If you’re one of the thousands of customers who have complained about Verizon’s copper wire infrastructure, consider this: Verizon reinvests less than 1% of these revenues back into the maintenance, repair and service of its copper network.
So just how much has Verizon spent to maintain its copper wire infrastructure for landlines in New York, ten other states and Washington, D.C.?
A Verizon spokesperson recently stated that the company had invested only $200 million on its copper telephone wires since 2008. (Verizon’s 2014 revenues were $127 billion.) A union representing Verizon employees lambasted this investment as puny in comparison to the price of landline service: the company invests $3.50 per landline per year, but charges customers $300 to $370 per year for basic voice service. The union further claims that “Verizon is neglecting … its copper network,” which customers rely upon to call 911. Indeed, a market participant has notified the FCC that Verizon has engaged in “de facto copper retirement.”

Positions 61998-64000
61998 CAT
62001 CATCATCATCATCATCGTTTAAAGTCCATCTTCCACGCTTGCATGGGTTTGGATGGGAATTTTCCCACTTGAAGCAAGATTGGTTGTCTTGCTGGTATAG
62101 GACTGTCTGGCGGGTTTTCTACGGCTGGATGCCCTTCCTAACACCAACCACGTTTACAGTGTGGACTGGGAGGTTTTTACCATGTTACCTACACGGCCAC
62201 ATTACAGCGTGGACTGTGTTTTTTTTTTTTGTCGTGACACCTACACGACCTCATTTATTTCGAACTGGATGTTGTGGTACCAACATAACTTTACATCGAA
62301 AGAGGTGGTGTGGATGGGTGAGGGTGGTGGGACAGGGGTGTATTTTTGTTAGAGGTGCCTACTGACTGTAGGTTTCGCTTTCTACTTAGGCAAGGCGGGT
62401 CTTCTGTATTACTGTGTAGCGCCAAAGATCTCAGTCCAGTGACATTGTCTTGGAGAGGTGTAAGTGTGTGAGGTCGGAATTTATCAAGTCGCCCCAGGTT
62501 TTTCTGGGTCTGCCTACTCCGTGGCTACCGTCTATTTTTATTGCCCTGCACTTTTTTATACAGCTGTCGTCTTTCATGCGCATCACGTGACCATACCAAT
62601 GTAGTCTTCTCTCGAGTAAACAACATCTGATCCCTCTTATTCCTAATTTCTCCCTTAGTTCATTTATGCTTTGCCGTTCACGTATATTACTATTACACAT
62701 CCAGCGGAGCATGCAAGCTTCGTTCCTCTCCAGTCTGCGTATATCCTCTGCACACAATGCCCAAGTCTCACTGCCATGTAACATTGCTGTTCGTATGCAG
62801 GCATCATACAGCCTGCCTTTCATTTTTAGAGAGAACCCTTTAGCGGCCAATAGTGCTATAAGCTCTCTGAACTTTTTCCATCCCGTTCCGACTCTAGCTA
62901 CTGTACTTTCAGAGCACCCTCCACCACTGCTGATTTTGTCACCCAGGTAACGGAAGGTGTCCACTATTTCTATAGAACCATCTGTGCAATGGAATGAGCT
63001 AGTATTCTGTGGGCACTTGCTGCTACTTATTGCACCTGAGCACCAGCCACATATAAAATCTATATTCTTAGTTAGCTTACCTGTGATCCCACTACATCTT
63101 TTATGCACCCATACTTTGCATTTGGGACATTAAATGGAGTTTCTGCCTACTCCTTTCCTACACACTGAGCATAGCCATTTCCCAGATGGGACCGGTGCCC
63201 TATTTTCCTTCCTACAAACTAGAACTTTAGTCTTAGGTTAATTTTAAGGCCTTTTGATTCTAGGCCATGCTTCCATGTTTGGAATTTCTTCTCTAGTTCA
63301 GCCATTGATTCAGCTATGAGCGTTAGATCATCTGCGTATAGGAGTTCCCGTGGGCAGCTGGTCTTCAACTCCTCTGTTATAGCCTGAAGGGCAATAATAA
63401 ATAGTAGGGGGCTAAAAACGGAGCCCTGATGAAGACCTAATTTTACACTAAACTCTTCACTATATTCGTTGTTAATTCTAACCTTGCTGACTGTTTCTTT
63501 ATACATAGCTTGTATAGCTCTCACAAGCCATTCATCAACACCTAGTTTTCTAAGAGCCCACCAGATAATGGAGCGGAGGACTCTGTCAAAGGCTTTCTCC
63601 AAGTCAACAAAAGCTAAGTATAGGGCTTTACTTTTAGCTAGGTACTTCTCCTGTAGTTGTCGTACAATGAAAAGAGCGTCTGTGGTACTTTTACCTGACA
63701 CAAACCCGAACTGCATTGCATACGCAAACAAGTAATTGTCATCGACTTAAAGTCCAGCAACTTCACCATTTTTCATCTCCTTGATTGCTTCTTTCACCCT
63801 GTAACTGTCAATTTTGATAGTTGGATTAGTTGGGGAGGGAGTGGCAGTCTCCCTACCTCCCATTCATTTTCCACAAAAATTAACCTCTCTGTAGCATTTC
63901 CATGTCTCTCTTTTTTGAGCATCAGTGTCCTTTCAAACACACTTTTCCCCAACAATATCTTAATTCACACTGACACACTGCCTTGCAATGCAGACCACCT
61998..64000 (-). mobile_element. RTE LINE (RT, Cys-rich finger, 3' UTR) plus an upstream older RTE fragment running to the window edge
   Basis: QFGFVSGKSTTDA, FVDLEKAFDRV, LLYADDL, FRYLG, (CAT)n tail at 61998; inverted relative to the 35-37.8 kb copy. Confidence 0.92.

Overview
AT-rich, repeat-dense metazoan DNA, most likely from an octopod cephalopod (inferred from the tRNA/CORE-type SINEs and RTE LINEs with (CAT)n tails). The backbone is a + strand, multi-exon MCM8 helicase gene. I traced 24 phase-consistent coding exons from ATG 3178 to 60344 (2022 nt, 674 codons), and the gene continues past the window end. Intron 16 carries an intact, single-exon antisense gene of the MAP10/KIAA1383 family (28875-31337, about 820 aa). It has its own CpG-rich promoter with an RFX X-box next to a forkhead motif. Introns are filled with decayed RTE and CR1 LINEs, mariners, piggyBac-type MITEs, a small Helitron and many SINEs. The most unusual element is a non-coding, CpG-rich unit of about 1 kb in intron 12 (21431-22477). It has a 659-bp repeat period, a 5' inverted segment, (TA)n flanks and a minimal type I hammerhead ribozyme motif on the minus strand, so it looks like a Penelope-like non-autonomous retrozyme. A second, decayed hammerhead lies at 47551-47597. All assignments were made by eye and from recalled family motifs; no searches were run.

Did Verizon break its promises to you?
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